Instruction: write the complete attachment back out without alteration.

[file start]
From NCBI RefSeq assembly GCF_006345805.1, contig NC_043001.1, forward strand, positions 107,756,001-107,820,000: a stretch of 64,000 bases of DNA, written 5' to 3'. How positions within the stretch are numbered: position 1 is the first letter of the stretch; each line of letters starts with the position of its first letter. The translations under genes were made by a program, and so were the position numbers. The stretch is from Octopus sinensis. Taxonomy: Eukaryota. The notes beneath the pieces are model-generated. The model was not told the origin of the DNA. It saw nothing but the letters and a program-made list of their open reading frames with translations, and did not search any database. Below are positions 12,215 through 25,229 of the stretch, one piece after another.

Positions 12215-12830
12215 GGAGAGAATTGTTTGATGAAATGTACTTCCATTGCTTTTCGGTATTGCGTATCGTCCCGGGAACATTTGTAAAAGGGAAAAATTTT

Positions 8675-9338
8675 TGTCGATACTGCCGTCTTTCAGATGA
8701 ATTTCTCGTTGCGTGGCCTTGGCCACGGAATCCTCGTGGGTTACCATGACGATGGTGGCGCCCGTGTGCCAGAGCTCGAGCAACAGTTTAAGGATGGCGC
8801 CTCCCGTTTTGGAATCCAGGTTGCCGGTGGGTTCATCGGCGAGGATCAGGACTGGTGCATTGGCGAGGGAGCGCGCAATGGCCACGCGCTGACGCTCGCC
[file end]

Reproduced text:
From NCBI RefSeq assembly GCF_006345805.1, contig NC_043001.1, forward strand, positions 107,756,001-107,820,000: a stretch of 64,000 bases of DNA, written 5' to 3'. How positions within the stretch are numbered: position 1 is the first letter of the stretch; each line of letters starts with the position of its first letter. The translations under genes were made by a program, and so were the position numbers. The stretch is from Octopus sinensis. Taxonomy: Eukaryota. The notes beneath the pieces are model-generated. The model was not told the origin of the DNA. It saw nothing but the letters and a program-made list of their open reading frames with translations, and did not search any database. Below are positions 12,215 through 25,229 of the stretch, one piece after another.

Positions 12215-12830
12215 GGAGAGAATTGTTTGATGAAATGTACTTCCATTGCTTTTCGGTATTGCGTATCGTCCCGGGAACATTTGTAAAAGGGAAAAATTTT

Positions 8675-9338
8675 TGTCGATACTGCCGTCTTTCAGATGA
8701 ATTTCTCGTTGCGTGGCCTTGGCCACGGAATCCTCGTGGGTTACCATGACGATGGTGGCGCCCGTGTGCCAGAGCTCGAGCAACAGTTTAAGGATGGCGC
8801 CTCCCGTTTTGGAATCCAGGTTGCCGGTGGGTTCATCGGCGAGGATCAGGACTGGTGCATTGGCGAGGGAGCGCGCAATGGCCACGCGCTGACGCTCGCC